bug-bear

Brown and furry

Caterpillar in a hurry,

Take your walk

To the shady leaf, or stalk…

-Christina Georgina Rossetti, “Sing-Song” (1893)

The autumnal equinox has passed, leaves are starting to turn, and throughout the country woolly bears are running rampant across streets and sidewalks, sensing in their fuzzy little bodies the urge to pack on fat before the cold sets in. They appear blind and brazen in their search for food, conspicuously traveling by day, traversing heavily-trafficked footpaths with reckless abandon, all the while humping along at a scorching 0.045 miles per hour. Polyphagous herbivores, woolly bears eat just about anything grown from the ground with chlorophyll in it. Variety, it’s been said, is the spice of life, and the bears go to great lengths to find it. They are the browsers at a buffet line, and God’s green earth their spread.

Generally, woolly bears seen in Washington are larvae of the Isabella tiger moth (Pyrrartica Isabella), but the name “woolly bear” is often used to describe larvae of any number of Arctiid species, a diverse moth family of which there are more than 11,000 species worldwide. Arctiid larvae have the interesting distinction of being far more widely-known than their adult forms—everybody can identify a woolly bear, but scant few have seen or even heard of the resultant moths. Indeed, the fact that tiger moth larvae are called “woolly bear caterpillars” and not simply “tiger moth larvae” only widens the disconnect. But in a way, it makes a lot of sense: The larvae are diurnal, relatively long-lived, and often brightly colored, whereas the imagoes are nocturnal, ephemeral, and cryptically shaded. The caterpillars are the visible stage of its life cycle, eating, creeping, and bumbling about; the adults work undercover, behind the scenes. Banded orange and black, covered in soft bristles, the itinerant woolly bear is also cute, a quality few moths can be said to possess.

There is a great deal of folklore surrounding the woolly bear, centered on its purported ability to forecast winter weather. A vaguely scientific study conducted from 1948 to 1956 by a Dr. C. H. Curran in New York attempted to prove that wider bands of orange (the caterpillar’s middle segment) signaled a mild oncoming winter, while narrow orange bands corresponded to harsher weather. He collected “as many caterpillars as he could in a day” from Bear Mountain State Park each fall for eight years, collating the data and offering to forecast the winter weather for a reporter friend at The New York Herald Tribune. His predictions bore out, more or less, though he himself acknowledged the small sample size and admitted that the trips to the park “were simply an excuse for having fun.” Curran, his wife, and their group of friends gamboled in the woodlands of southeast New York, fancying themselves “The Original Society of the Friends of the Woolly Bear”. Most scientists discount the theory—sample size being the big sticking point—but one, an entomologist formerly of the University of Massachusetts named Mike Peters, thinks that a link between the bands and winter severity is possible: “There’s evidence that the number of brown hairs has to do with the age of the caterpillar—in other words, how late it got going in the spring,” he said in 1999. “The [band] does say something about a heavy winter or an early spring. The only thing is, it’s telling you about the previous year.” Sort of like looking at the width of tree rings to distinguish good growth years (likely due to lots of rain) from bad, dry ones. But unlike trees, which last for centuries in the right conditions, caterpillars tend to decompose rather quickly—not the most useful long-term metereological metric.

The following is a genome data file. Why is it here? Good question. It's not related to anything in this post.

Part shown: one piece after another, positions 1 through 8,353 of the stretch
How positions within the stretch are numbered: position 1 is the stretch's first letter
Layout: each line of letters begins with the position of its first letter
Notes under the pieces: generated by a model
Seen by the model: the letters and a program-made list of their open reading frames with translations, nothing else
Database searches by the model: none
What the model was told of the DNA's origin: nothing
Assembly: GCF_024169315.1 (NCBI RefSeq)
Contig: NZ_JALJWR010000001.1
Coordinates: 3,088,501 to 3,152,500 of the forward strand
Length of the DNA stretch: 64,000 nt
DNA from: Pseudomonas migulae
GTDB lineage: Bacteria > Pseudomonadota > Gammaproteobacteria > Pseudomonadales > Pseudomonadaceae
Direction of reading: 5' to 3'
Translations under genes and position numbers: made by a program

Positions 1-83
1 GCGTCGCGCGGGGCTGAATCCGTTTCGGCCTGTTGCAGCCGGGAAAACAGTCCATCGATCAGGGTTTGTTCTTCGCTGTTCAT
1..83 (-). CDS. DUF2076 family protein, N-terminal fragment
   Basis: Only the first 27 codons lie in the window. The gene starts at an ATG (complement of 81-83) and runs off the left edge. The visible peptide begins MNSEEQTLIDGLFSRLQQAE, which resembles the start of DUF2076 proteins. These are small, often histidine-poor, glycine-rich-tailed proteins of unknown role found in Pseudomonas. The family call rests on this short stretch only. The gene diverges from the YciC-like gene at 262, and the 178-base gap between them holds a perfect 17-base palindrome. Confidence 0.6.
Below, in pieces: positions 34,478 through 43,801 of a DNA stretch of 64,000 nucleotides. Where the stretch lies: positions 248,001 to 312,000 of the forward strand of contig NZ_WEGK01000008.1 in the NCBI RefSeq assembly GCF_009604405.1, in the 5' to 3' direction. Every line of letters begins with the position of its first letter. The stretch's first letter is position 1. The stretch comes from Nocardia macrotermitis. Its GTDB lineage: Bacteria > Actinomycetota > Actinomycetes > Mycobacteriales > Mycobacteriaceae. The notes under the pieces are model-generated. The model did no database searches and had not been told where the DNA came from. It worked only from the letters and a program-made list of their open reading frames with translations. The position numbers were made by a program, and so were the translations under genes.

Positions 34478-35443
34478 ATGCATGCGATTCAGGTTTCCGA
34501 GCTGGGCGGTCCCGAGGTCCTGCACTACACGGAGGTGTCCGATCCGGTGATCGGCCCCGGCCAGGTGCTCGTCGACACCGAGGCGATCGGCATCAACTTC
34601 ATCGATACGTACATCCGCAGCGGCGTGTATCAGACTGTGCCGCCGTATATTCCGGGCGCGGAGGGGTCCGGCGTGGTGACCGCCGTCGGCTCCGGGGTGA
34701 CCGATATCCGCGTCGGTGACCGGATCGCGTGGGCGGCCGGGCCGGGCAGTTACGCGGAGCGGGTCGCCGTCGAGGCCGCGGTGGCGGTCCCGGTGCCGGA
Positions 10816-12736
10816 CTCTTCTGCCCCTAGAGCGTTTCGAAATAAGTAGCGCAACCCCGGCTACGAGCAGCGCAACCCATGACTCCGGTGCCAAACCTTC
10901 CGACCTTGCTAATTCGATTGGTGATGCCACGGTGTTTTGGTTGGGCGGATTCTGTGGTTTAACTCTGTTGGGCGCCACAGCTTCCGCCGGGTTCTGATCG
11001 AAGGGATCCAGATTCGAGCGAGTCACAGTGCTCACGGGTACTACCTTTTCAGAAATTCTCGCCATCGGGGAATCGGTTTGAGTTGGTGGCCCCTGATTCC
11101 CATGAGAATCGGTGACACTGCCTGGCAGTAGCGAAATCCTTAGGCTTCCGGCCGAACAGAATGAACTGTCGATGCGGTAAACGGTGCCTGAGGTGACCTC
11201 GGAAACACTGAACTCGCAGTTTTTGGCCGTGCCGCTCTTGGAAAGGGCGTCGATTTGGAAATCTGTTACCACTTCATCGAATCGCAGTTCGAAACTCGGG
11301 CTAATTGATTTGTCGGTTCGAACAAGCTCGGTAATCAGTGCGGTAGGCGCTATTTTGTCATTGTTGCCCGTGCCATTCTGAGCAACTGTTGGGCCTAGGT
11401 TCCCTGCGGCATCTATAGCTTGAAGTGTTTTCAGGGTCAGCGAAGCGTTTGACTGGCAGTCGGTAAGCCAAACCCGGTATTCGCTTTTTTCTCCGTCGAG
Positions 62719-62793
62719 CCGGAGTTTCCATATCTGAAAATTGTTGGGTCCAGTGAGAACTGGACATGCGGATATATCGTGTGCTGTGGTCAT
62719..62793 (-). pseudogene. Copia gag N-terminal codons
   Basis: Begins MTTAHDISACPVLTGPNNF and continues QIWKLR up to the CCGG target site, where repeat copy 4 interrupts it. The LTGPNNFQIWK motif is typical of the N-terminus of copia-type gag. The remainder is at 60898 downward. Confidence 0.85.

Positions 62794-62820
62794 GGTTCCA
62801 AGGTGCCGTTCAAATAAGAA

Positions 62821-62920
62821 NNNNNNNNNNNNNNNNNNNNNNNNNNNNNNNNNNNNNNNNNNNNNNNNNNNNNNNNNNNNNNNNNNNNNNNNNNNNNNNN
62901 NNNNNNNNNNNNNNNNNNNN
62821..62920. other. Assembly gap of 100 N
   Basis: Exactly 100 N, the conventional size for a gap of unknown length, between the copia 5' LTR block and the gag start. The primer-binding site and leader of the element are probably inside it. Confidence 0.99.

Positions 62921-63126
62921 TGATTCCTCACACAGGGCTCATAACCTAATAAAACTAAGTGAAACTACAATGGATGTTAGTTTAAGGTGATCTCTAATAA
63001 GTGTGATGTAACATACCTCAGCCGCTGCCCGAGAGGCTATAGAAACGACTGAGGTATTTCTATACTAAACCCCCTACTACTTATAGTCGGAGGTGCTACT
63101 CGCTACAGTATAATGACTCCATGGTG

While woolly bears likely aren’t smarter than the average ursine bear—what with their pinhead-sized brains—they do appear to exhibit a behavior more often associated with “higher” species: self-medication. A recent study by researchers at Wesleyan University found that the caterpillars of another Arctiid species (not the Isabella), when infected with wasp larvae, seek out and devour more alkaloid-rich plant matter than non-infected caterpillars, in an apparent attempt to kill the parasites growing within them. Some background: Many Arctiids are parasitized by flies and ichneumon wasps, which sting or otherwise subdue the caterpillars before laying eggs on them. The larvae emerge, burrow into the caterpillar, and essentially eat the host alive from the inside out. (Sound cruel? Darwin, in 1860, thought so as well: “I cannot persuade myself that a beneficent and omnipotent God would have designedly created the Ichneumonidae with the express intention of their feeding within the living bodies of caterpillars…”) The woolly bears, seemingly unsatisfied with this arrangement, dose themselves with pyrrolizidine alkaloids to fight back, but it’s a risky maneuver: alkaloids are toxic even to the caterpillar, and too high a dose often ends up killing the host. What makes this finding all the more remarkable is that, unlike humans and other primates that self-medicate, these woolly bears are doing so without being taught. In other words, it appears to be innate behavior, a built-in adaptation to an uncompromising world.

For the next couple months the woolly bears will continue ambling around, searching for food and, eventually, a place to hunker down and pass the winter. Many Arctiid species can survive extremely low temperatures—literally freezing solid without harm—thanks to substances called cryoprotectants in their blood, which inhibit the growth of cell-rupturing ice crystals. In the spring they’ll thaw out, pupate, and become moths for a fleeting coda, the twilight of their days spent gallivanting in the moonshine.

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